We were sad to learn earlier this week about the passing of pianist, composer, singer and educator Henry Butler, who lost his struggle with cancer on Monday at the age of 68. I’d seen this blind virtuoso many times over the years but it’s worth remembering two meetings that had the most impact on me personally. The first was a joint concert with Henry and Allen Toussaint celebrating the New Orleans piano tradition here at the Library on Nov. 1, 2007. We did separate, back-to-back oral history interviews with each that day. Here is the interview with Henry in which he discusses Jelly Roll Morton, who recorded his seminal oral history on the birth of jazz in New Orleans on the same stage of the Library’s Coolidge Auditorium nearly 70 years earlier. The conversation included insights about Professor Longhair [Roy Byrd], James Booker and Harry Connick Jr., his mentor Alvin Batiste, the difference between knowledge and information, oral tradition vs book learning, working with sightless students and his experience of relocation after Hurricane Katrina. He illustrated his stories while seated at the piano. That interview can be found here.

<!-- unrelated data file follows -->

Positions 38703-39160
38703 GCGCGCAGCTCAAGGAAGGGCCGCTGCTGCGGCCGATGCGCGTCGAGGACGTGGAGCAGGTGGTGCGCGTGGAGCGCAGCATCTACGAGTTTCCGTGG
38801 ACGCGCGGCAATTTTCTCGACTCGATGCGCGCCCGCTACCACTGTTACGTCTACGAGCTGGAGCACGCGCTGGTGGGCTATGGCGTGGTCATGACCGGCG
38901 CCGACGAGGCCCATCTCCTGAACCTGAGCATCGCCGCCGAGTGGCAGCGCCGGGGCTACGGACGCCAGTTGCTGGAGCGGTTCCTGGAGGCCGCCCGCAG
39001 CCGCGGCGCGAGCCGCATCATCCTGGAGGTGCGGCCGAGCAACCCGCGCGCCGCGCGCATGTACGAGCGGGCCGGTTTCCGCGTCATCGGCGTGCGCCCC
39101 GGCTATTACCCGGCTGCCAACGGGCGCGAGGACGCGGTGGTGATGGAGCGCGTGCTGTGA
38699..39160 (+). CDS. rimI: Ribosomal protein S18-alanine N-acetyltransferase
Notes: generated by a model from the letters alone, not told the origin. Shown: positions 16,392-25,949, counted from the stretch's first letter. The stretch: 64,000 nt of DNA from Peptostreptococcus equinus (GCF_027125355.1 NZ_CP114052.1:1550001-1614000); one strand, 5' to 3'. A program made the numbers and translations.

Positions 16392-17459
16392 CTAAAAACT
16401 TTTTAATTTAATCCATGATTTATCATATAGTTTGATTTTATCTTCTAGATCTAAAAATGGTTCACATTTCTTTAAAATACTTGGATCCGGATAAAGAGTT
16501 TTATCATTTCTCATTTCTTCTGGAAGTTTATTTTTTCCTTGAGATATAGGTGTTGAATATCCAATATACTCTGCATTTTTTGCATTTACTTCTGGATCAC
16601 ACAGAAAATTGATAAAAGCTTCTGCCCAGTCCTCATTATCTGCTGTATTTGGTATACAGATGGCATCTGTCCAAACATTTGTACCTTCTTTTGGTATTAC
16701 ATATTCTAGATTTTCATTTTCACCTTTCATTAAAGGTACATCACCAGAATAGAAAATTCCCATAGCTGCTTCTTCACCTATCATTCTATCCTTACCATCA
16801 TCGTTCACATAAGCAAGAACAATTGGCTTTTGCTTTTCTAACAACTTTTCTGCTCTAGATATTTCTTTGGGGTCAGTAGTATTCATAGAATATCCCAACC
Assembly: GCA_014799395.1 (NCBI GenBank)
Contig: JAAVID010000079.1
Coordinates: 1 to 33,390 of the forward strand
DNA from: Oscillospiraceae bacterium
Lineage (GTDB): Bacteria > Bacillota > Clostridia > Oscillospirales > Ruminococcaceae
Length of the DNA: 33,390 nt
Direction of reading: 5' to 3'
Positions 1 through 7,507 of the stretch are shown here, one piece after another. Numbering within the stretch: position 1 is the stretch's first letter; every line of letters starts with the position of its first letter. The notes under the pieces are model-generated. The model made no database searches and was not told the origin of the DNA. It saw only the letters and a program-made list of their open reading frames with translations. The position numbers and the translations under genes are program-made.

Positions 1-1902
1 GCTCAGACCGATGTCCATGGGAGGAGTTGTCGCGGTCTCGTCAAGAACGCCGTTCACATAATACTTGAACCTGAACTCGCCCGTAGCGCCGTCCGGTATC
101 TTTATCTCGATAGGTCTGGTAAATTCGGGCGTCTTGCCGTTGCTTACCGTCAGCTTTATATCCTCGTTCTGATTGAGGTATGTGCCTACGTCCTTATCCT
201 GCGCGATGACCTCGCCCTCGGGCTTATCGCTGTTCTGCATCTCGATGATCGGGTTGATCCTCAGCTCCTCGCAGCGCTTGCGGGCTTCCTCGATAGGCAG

The second encounter took place the following year when I had the opportunity to write a piece on Henry for JazzTimes magazine in November of 2008. It was a Before & After column for which I played Henry a series of recordings without giving him any information about the tracks beforehand, a sort-of “blindfold test,” offering his astute and knowledgeable insights about music. That published piece can be found here.
Rest in Peace Henry Butler, and thank you.